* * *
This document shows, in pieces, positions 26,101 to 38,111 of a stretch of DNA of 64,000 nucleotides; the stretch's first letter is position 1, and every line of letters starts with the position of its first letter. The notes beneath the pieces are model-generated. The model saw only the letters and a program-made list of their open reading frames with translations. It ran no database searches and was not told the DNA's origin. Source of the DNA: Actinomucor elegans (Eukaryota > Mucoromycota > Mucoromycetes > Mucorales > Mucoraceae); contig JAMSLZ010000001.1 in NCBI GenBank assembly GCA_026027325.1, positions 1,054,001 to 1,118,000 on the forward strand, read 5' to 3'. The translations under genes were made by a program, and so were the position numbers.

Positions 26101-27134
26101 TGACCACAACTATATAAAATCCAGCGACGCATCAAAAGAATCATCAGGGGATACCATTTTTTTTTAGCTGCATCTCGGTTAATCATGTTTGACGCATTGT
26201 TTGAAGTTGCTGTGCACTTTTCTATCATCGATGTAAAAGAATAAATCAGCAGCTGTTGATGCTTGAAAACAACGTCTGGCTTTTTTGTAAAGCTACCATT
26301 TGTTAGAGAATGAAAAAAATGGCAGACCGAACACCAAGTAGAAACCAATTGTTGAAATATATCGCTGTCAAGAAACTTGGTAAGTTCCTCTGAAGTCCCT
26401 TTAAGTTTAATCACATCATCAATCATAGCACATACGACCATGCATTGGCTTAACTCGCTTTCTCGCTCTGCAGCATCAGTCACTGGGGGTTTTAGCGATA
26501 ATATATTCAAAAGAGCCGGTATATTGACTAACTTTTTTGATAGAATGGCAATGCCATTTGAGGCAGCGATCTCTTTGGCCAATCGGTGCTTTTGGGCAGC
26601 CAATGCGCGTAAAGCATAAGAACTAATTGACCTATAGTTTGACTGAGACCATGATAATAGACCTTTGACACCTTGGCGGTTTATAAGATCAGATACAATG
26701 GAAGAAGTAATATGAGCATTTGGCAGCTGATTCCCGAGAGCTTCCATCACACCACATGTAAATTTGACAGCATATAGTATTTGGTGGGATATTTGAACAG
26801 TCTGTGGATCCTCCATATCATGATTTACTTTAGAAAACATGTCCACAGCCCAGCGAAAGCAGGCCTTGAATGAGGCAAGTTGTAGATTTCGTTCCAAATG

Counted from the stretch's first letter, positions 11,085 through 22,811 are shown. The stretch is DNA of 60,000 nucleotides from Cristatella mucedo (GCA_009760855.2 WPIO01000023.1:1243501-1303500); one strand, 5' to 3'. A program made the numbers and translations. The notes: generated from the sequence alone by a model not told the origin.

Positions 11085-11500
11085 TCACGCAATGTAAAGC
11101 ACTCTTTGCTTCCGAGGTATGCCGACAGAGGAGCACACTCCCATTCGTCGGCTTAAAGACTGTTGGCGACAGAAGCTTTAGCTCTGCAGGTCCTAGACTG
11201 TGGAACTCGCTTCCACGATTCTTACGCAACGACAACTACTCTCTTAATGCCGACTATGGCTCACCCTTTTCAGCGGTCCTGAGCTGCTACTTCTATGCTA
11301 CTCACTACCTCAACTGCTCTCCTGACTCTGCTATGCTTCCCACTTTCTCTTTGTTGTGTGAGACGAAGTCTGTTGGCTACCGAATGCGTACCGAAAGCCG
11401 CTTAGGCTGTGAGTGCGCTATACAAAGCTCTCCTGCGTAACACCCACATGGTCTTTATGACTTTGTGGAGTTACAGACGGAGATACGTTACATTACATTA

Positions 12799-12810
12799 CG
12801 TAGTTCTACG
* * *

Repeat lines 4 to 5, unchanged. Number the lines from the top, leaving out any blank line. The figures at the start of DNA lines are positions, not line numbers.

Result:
26201 TTGAAGTTGCTGTGCACTTTTCTATCATCGATGTAAAAGAATAAATCAGCAGCTGTTGATGCTTGAAAACAACGTCTGGCTTTTTTGTAAAGCTACCATT
26301 TGTTAGAGAATGAAAAAAATGGCAGACCGAACACCAAGTAGAAACCAATTGTTGAAATATATCGCTGTCAAGAAACTTGGTAAGTTCCTCTGAAGTCCCT